On February 22, 2013, the U.S. Food & Drug Administration (FDA) posted that it notified healthcare professionals regarding a Class I recall of the LPS Diaphyseal Sleeve. The LPS Diaphyseal Sleeve is a component in the DePuy LPS System, an end-stage revision knee product that allows surgeons to reconstruct severe soft tissue and bony defects.
The defect in the product is that the LPS Diaphyseal Sleeve to Diaphyseal Sleeve Base taper connection “may not be sufficient to accommodate potential physiologic loads that may be transferred to the junction during normal gait activities by some patients.” This may result in “fracture of the sleeve at the taper joint which may also lead to loss of function or loss of limb, infection, compromised soft tissue or death.”
Currently, the FDA has received 10 reports of the device malfunctioning. Of those 10, there are 6 reports of fractures and 4 reports regarding loosening. It has not yet been determined if those 10 reports are due to the device issues necessitating the recall. DePuy is encouraging those patients with the affected device to communicate with their surgeons regarding “the risks of implant fracture and the method for detecting implant failure if the patient begins experiencing symptoms.” In other words, patients with the affected device may experience fractures and loosening and need to be vigilant in early detection of those possible issues.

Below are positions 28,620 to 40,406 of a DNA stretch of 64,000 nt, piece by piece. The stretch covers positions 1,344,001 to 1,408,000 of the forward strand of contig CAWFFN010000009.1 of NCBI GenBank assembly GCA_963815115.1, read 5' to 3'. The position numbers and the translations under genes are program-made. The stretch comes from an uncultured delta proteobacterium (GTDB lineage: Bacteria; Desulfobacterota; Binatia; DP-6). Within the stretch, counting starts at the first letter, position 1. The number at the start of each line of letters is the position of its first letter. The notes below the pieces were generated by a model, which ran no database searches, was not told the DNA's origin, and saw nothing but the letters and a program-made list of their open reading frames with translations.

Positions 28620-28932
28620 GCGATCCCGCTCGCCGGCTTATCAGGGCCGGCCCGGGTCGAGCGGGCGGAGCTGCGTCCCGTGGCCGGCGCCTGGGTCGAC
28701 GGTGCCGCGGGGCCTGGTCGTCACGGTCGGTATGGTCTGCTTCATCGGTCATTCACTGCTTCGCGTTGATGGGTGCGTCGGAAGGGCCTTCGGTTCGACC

Currently, DePuy Orthopedics, a subsidiary of Johnson & Johnson, is facing thousands of lawsuits around the country for defects and failures regarding its hip replacement devices. The DePuy ASR XL Acetabular System was recalled in August of 2010, and has been dubbed the “Hurricane Katrina” of medical implant disasters. Among other criticisms, DePuy is facing allegations that it knew of defects in its ASR device long before the recall. It is not clear yet how long DePuy knew of the problems with its LPS Diaphyseal Sleeve product that it recently recalled. One can only hope that DePuy learned from the mistakes of its past and is being proactive this time about patient safety.